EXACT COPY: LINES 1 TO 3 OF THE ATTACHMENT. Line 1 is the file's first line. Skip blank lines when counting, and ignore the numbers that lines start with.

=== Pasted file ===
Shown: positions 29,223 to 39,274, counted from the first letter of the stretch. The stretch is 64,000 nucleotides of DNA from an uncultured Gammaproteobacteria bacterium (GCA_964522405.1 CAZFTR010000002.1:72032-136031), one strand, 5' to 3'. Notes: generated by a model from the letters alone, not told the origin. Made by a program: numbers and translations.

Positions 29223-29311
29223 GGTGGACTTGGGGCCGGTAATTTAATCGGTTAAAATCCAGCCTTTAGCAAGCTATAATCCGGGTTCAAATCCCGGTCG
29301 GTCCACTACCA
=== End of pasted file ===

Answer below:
Shown: positions 29,223 to 39,274, counted from the first letter of the stretch. The stretch is 64,000 nucleotides of DNA from an uncultured Gammaproteobacteria bacterium (GCA_964522405.1 CAZFTR010000002.1:72032-136031), one strand, 5' to 3'. Notes: generated by a model from the letters alone, not told the origin. Made by a program: numbers and translations.

Positions 29223-29311
29223 GGTGGACTTGGGGCCGGTAATTTAATCGGTTAAAATCCAGCCTTTAGCAAGCTATAATCCGGGTTCAAATCCCGGTCG